Saturday, September 10, 2011

How to get published?

Oh, I know how to get published.  Well, sort of.  Let's say, for the time being, that I'm aware of the tasks involved and how to get from there to here.  What's tough is getting an agent who can sell your book to say yes. 

The thing that's vexing me now is how best to go about this when I have multiple works.  My book is ready to publish, I think, once it gets all those things that are traditionally done by--well, by traditional publishers.  Things, that is, like beautiful cover art, an ISBN, a final run through copy editing and proofreading, etc.  My novella is in its final stages before getting there as well, having had many of the beta readers chime in.  It'll take me the rest of the weekend to redo the parts that need redoing, and then I'll need to go through all the tasks I know need to happen in order to be self-published.  Tasks, that is, like beautiful cover art, an ISBN, a final run through editing and proofreading, etc. 

Then it's on to Book 2, in each case.  Book 2 in the novel realm has been written but not revised.  Book 2 in the novella realm is in the process of being drafted, but I can easily finish it in a weekend. 

I've never felt this strategy-less, though.  The novella piece is pretty straightforward, but the novel part is entirely reliant on luck: keep sending it out till somebody says yes, and then wait till somebody else (a publisher) says yes to them.  That's not a strategy; that's a roulette wheel.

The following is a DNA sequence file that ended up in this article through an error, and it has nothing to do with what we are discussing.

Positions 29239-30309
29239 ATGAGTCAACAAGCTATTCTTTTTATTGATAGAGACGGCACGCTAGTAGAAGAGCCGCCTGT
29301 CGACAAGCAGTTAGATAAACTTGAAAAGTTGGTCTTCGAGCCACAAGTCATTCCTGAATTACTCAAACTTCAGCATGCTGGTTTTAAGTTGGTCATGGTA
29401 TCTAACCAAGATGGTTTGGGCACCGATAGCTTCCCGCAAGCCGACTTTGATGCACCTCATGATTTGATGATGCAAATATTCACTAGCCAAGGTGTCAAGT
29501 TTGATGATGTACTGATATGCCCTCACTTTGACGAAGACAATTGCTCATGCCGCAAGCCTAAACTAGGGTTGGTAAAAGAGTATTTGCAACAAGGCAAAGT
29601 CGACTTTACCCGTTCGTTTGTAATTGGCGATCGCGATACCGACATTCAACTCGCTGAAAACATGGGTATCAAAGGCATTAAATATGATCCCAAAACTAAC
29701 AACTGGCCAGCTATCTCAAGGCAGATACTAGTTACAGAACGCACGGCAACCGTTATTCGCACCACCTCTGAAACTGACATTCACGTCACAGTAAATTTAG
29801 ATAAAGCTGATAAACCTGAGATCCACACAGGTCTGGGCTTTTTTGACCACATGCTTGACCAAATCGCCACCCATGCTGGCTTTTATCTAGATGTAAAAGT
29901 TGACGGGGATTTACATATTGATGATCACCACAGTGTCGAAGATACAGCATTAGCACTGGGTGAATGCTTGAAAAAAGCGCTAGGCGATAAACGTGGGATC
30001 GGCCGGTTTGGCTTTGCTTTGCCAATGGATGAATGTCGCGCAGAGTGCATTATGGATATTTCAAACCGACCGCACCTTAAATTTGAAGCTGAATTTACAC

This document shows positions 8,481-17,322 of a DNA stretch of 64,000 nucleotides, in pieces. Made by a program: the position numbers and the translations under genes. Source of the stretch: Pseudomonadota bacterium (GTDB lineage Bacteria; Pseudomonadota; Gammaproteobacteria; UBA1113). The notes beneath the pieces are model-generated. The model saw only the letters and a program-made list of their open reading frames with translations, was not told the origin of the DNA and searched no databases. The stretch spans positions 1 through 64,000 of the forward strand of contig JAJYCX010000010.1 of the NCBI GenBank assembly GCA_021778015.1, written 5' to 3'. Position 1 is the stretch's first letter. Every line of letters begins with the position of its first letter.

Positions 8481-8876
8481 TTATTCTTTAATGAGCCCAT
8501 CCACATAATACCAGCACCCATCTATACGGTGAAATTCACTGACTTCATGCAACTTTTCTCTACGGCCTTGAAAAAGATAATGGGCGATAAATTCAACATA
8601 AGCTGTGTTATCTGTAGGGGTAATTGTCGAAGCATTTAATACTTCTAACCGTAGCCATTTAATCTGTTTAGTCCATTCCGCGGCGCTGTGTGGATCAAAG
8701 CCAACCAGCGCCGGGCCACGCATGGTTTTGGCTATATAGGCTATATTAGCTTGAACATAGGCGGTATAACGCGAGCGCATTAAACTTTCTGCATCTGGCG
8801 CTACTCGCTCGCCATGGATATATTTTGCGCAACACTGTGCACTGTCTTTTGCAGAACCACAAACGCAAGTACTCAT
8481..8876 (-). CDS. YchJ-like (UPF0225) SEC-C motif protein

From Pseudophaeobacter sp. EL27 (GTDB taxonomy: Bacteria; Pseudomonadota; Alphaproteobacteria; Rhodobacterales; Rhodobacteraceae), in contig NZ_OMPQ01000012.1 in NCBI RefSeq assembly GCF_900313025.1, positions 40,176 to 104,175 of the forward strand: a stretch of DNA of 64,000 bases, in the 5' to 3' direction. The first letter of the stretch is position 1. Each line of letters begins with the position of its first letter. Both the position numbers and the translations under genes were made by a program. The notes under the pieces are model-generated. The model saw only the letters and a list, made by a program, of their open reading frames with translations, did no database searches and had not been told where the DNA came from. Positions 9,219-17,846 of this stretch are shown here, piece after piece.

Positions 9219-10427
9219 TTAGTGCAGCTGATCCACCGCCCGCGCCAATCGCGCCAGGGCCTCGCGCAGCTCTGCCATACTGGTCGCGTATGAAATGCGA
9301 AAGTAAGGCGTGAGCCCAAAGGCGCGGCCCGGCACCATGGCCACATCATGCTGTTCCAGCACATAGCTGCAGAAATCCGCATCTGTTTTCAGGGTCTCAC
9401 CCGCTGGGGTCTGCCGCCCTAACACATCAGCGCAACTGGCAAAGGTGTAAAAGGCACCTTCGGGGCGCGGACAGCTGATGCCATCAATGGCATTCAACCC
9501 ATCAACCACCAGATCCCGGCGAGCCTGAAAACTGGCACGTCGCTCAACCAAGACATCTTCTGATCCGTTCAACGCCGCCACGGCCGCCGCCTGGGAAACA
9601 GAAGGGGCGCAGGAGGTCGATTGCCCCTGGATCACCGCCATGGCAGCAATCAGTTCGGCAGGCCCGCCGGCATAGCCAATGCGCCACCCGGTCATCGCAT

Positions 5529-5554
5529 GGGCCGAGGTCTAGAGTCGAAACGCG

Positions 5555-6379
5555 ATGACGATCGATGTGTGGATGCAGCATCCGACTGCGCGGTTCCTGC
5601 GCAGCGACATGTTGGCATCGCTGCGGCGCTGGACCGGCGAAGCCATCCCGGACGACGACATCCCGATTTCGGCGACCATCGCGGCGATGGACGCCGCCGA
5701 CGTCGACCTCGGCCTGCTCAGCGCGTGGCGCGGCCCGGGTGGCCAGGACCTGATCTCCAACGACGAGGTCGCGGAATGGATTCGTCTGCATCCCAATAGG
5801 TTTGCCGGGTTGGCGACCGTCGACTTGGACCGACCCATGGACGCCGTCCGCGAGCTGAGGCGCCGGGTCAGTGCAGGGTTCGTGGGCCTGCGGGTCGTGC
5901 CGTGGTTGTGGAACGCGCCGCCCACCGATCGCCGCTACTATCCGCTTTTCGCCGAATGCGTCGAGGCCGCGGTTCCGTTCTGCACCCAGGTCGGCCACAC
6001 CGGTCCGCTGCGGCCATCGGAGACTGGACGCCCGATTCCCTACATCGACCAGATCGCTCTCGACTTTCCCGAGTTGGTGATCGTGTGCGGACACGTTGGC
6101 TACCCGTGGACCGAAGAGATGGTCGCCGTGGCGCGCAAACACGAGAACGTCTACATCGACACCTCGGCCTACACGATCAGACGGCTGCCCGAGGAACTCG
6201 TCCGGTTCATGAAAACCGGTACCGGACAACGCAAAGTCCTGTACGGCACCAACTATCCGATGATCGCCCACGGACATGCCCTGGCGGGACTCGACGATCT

I asked the question in one of my Facebook groups: "I've sent queries to about 30 agents, and have received rejections back from 12 to date. There are those who say to persevere, persevere, persevere; keep trying, keep trying, keep trying. At what point do I say screw it and self publish?"

Got a lot of responses to that.  Some said "Bah, 30 queries--come talk to us when you've had real effort."  Others said "Bah, 12 agents--come talk to us when you've had real rejection."  They were both right, of course; most authors, including many now-famous ones, worked through dozens or hundreds of rejections to get there.  

Others offered more or less direct response to the question.  My favorite response was, "Now."  OK, jump out and self publish now.  I get that.  But I still want some of the bennies that come from traditional publishing, including a spot on B&N's bookshelf and the ability to become a card carrying member of SFWA, and I don't want to chance ruining that.  Some of the most detailed, and I think smartest, advice came from Valerie Douglas, author of Nike's Wings: "Right now several Indie authors have gotten contracts with NY publishers based on their work with e-books. So you can follow a dual path, build an on-line presence and a market as you query. That's something you can use when you approach an agent/publisher. And don't restrict yourself to agents, try the publishers, or smaller presses. You have choices now..."  Good point.  Others chimed in that they, personally, had had success with agents and publishers once they could claim that they'd sold X copies of their works in indie format.  

Good advice, all.  Time, I guess, to start exercising the marketing plan writing muscles. 

1 comment:

  1. I totally agree with Valerie Douglas about the dual approach and self-marketing. Knowing how to market yourself and your skills takes you a long way, but of course you know that. I just sent you an email about a guy named Stephen Clarke who did just that with his website Red Garage Books. From what I understand, he did originally self-publish, but then later on a well-known publisher bought the rights to his book because it was already so successful. I'm not sure how common that is though because I can see how one would be reluctant to self-publish for fear of missing the boat with a renowned publisher who might be less eager to buy the rights for a book that has already been published. Decisions, decisions ... I'm sure whatever you decide, it will be well researched and turn out to be the right one for you:-).